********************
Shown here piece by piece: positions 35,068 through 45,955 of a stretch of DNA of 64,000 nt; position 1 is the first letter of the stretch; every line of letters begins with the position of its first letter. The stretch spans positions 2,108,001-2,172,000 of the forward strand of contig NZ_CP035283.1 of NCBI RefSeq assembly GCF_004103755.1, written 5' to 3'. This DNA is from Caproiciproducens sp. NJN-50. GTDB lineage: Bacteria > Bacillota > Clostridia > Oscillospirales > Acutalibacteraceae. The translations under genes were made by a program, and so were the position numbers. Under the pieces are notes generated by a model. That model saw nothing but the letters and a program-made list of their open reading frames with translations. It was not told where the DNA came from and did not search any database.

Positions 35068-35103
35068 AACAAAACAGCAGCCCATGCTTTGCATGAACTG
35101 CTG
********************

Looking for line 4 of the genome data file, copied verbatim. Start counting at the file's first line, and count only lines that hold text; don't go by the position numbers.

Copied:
35101 CTG